Yesterday I quoted at length from Mike Reeves’ message on Justification (available on theologynetwork.org). Mike was addressing the intriguing question, “Why is it that Luther started the Reformation and Erasmus didn’t?” The first part of his answer focused on the contrast between their views of Scripture. For Erasmus the Scripture was to be revered, but could be squeezed to fit his own vision of Christianity. For Luther the Scriptures were the only sure foundation for belief, the supreme authority allowed to contradict all other claims. Now for the second part of Mike’s answer to the question:
But it wasn’t just the authority of the Bible that made the difference, it was also what they saw as the content of the Bible. For Erasmus the Bible was little more than a collection of moral exhortations. The Bible is all about urging believers to be more like Christ the example. Luther said, that’s just turning the Gospel on its head. Our issue is sinners first and foremost don’t need to copy someone, sinners need a Saviour! Sinners need, first and foremost, a message of salvation! . . . Without the message of Christ’s free gift of righteousness, his free gift of himself and all that he has, there would be no Reformation. Justification by faith alone was what made the Reformation the Reformation. . . . It was this gracious message of a sweet Saviour’s free gift of righteousness that made life changing ministries life changing.
Reformation is not a moral spring clean. It’s not a revolution against the old ways, anything old fashioned and ritualistic. It’s not just about opening the Bible, but not finding the message fully. This is a profound challenge for the church today – what message do people hear?
Our attitude to Scripture is the foundational issue for our preaching. The message we preach from the Scripture is the more visible issue in our preaching. Do we stand, no matter how much contemporary culture, even church culture, not to mention the attacks of the enemy himself, are arrayed against us? Do we stand and preach the message of Scripture, because we are absolutely committed to Scripture, because we are absolutely committed to the God who gave us the Scripture? Do we preach in light of these simple yet profound lessons from history?
There could be no end to posts dealing with lessons for preachers from the Reformation. I’d like to focus in on one today, then another tomorrow. Both of them were brought out very clearly in a series of messages by Michael Reeves on Justification (available, and well worth listening to, on theologynetwork.org). In the final session of a great series of talks, Mike asks “Why is it that Luther started the Reformation and Erasmus didn’t?” Let me quote the first part of Mike’s two-part answer to this question:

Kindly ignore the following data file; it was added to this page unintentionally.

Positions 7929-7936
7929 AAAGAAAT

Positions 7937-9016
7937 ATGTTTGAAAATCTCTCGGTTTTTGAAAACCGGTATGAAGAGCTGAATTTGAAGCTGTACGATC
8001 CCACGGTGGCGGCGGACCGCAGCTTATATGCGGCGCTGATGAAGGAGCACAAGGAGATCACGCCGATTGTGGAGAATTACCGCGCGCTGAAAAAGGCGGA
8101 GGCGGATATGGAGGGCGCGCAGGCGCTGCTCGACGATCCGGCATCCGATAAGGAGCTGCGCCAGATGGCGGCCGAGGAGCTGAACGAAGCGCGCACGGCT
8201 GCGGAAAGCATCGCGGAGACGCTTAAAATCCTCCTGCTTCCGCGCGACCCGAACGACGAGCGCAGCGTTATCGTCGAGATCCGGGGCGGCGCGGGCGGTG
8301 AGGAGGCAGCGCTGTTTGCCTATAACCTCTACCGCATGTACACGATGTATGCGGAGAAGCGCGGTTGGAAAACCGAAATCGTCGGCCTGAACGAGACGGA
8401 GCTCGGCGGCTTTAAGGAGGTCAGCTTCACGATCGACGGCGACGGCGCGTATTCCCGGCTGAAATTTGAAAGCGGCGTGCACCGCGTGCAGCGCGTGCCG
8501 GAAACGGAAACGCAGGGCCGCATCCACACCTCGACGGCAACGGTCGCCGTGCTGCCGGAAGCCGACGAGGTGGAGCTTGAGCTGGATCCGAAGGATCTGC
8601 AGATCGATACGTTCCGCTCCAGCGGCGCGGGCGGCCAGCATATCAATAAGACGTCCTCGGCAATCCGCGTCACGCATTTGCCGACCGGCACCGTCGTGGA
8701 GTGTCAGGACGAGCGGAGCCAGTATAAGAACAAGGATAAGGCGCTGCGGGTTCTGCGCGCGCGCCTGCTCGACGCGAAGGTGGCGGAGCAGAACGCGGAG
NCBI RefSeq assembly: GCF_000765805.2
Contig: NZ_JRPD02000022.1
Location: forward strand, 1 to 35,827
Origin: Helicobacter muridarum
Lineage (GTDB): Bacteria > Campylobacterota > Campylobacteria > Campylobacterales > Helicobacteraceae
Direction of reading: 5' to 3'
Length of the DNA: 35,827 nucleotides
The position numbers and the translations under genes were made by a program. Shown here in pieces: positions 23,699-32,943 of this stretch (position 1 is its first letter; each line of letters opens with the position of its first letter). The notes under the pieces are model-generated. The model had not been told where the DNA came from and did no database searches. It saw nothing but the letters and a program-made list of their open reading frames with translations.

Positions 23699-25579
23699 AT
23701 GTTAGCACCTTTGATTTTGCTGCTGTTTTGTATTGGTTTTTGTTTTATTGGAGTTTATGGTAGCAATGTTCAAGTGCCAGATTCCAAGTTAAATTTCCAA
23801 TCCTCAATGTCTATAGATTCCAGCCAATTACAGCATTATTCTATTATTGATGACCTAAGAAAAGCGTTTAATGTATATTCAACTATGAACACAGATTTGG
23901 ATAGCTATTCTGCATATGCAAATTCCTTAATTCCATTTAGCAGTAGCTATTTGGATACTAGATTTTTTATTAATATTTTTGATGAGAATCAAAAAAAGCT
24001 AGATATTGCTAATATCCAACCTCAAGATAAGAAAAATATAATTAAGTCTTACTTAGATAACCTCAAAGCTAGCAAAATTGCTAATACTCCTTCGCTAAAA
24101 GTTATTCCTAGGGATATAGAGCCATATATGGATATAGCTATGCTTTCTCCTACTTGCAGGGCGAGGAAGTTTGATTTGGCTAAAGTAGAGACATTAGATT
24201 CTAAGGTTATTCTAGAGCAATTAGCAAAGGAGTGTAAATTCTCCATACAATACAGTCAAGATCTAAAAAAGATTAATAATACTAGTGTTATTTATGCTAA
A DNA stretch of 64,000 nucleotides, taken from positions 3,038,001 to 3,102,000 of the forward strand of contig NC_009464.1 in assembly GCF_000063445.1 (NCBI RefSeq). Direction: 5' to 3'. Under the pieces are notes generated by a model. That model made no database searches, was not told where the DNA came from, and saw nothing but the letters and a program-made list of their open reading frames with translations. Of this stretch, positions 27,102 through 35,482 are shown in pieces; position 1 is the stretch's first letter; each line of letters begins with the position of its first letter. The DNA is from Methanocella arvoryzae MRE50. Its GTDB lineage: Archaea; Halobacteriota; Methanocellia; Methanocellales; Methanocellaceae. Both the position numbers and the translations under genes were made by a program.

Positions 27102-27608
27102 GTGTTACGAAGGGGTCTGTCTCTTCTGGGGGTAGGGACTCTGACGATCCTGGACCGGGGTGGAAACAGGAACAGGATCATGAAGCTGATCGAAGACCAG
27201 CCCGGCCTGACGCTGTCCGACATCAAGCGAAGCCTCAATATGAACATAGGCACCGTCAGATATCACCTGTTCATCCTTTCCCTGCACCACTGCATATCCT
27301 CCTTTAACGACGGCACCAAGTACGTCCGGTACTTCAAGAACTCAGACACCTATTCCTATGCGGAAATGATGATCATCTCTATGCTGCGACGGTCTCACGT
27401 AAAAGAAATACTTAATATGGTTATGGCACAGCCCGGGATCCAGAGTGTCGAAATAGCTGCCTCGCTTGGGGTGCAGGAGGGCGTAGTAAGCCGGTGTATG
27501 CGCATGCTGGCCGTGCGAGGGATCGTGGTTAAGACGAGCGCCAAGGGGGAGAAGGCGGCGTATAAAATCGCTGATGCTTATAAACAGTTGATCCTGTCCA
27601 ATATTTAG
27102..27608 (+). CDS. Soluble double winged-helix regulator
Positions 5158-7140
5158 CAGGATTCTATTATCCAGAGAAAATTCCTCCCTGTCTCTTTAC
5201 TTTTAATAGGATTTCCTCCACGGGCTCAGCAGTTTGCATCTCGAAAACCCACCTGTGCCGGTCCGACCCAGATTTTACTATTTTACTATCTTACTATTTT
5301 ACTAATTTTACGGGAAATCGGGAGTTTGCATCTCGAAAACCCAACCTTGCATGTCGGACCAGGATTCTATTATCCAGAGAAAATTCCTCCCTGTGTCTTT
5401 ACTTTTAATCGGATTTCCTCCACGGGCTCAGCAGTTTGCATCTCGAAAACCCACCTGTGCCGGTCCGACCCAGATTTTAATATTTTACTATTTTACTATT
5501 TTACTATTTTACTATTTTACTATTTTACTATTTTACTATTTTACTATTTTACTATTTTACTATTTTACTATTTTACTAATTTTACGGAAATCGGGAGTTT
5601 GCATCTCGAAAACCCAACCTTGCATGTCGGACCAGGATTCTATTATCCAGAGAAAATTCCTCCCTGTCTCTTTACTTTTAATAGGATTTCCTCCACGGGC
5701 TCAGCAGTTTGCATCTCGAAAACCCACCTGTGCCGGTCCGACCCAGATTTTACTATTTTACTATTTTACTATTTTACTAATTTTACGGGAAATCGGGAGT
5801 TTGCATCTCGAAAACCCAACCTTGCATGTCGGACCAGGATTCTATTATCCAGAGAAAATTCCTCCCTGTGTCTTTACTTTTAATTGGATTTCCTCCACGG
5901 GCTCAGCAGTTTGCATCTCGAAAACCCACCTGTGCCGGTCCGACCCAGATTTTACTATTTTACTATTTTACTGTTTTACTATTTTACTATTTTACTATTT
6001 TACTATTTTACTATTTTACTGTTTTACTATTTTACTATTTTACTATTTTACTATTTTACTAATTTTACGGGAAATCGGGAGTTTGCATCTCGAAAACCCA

Why is it that Luther started the Reformation and Erasmus didn’t? Because Erasmus is the one who unleashed the Greek New Testament onto Europe. He was getting the Bible out there, so why didn’t he start the Reformation? Well, even though Erasmus was a constant and deep student of the Scriptures, the Scriptures didn’t actually do a lot for him because of how he treated them. Erasmus kept banging on about how vague the Scriptures are (which is very convenient for his own theology), and so he gave them very little practical, let alone overruling, authority. So although he looked at Scripture, the message of Scripture could be tailored, squeezed, adjusted to fit his own vision of what Christianity is.
The only way to break out of that suffocating scheme and achieve any substantial reformation and change in the world – well, it took Luther’s attitude, that Scripture is the only sure foundation for belief. The Bible had to be acknowledged as the supreme authority. It had to be allowed to contradict and overrule all other claims, because if it couldn’t do that, it itself would be overruled and hijacked by another message, as it was with Erasmus. In other words a simple reverence for the Bible was never going to change the world, even quite a high view of the Bible was never going to do much. Sola Scriptura. Scripture alone was the indispensable key for change. Without acknowledging that the Bible has that supreme and foundational authority there would be no Reformation. No Reformation in peoples’ hearts, no Reformation in the world.
That final emboldened text is well worth a “selah” for preachers. On this matter are we an Erasmus, or a Luther?